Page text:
May is one of my hospital teaching months.

I have the privilege of taking care of patients sick and vulnerable enough to need hospital care. In addition, I have the opportunity to work with medical residents and students, who always teach me new things in exchange for the ‘wisdom and experience’ that I bring to the bargain in acting as their supervising physician.

This one's for the kids. D'oh!

One of the maddening things I’ve noticed about hospitals is that very little gets done on weekends. This is true from the smallest community hospitals to the major teaching meccas.

It doesn’t make any sense.

How can we work in overdrive for five days every week, madly admitting, diagnosing, and discharging patients amidst a flurry of medication, lab testing, radiology, and arranging of follow-up services, only to slow down to a crawl every Friday afternoon?

Let’s look at the airline industry for comparison. Medicine is often compared unfavorably to airlines. Airlines allow price comparisons. Airlines reward loyalty. Airlines have a blame-free culture of safety that says, “We’re all in this together. If one of us goes down, we all do. ” So anyone is empowered to call a safety check when something isn’t right.

Hospitals? Not so much.

Do airlines put their passengers on board planes every weekend only to hold them on the tarmac until Monday morning rolls around? Who would stand for that?

Americans decry how much is spent annually on health care, yet 29% of every week in a hospital runs so slowly that essentially nothing gets done. [With a long weekend, it’s 43%!]

What do I mean by ‘nothing?’

Certainly hospitalized patients get outstanding nursing care around the clock. They get good doctoring and respiratory care, too. They get excellent food service, environmental service (cleanup), and nursing aides who help with many tasks. I don’t mean to disparage any of these folks. They work hard. Medication is dispensed. Heck, some hospital patients even convalesce and start to feel better.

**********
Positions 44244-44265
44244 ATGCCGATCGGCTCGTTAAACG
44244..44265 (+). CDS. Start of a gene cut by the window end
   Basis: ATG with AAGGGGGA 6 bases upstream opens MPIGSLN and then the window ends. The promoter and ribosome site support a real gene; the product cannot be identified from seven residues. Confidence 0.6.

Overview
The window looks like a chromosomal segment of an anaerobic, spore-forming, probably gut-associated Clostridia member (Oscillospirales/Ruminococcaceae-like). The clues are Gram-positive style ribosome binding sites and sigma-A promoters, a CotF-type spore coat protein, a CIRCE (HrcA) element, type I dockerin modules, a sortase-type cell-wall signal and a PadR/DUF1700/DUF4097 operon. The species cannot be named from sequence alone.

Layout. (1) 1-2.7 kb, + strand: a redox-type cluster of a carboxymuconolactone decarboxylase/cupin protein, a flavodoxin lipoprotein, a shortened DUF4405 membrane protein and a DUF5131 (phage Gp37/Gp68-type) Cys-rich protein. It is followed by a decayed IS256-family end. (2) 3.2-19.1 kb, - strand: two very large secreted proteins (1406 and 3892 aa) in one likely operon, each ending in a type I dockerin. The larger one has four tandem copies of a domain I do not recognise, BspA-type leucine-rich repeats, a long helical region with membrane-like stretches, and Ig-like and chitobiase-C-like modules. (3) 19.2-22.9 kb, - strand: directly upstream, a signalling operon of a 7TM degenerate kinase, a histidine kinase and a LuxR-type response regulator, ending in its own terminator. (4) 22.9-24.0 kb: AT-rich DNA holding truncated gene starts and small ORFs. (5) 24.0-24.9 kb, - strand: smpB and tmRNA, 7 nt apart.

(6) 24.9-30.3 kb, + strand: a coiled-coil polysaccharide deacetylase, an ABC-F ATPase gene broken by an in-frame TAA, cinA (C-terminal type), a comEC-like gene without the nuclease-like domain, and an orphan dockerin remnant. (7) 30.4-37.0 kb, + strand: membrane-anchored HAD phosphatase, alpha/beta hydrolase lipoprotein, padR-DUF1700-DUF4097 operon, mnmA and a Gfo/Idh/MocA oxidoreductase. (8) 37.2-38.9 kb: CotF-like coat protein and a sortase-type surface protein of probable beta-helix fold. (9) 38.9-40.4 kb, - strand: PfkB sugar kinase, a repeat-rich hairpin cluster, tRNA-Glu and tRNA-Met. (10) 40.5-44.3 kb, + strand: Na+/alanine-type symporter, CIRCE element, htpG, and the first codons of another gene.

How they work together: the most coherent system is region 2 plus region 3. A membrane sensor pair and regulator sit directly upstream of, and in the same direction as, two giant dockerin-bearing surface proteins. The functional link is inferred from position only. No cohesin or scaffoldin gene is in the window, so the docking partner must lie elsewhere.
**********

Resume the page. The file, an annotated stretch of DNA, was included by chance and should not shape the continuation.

But hospitals aren’t in the convalescence business anymore, at least during the five days of the work week. Those days are a flurry of ultrasounds, radiology tests, physical/occupational therapy assessments, and interventional procedures–like having feeding tubes placed, biopsies done, and elective surgeries performed.

Other industries have figured out how to schedule their employees to optimally meet demand for services on weekends. Airlines. Restaurants. Factories. Retail establishments. Police and firefighters.

Why are hospitals so special?

I admit, I like to have my weekends off like most other people. It’s especially useful for those of us that are parents.

But who is the weekend slowdown really benefiting?

  • Not the patients. They have stay in the hospital longer.
  • Not the hospital. They have a bed that could be used for a newer, sicker patient.
  • Not the doctors or trainees. They are mostly in ‘babysitting’ mode waiting for specialized services that won’t fire up again until Monday.

I’m often told that there’s a shortage of ultrasound¬†technologists¬†in America. Are they to blame? Try getting an ultrasound on a weekend. Cue the tumbleweed.

Radiologists, especially the kind that are good at biospying body parts or putting in invasive catheters safely, are never available past Friday mid-afternoon. Tumbleweed drifts.

I just know if I were a patient (I am), I would be pretty peeved to spend a May weekend in the hospital when I could be home with my family. Oh, did I mention that my diagnosis and plan of care depends on the biopsy or the line getting placed? Crap.

Wait ’til Monday, I guess.

Bonus points and innovation awards to the smarties who can solve this one. Doesn’t seem like rocket science to me. Could be an easy marketing advantage:

Bedrock hospital. Where 24/7 is not just a figure of speech. We figure out what’s wrong and we get you home. Faster than they other guys.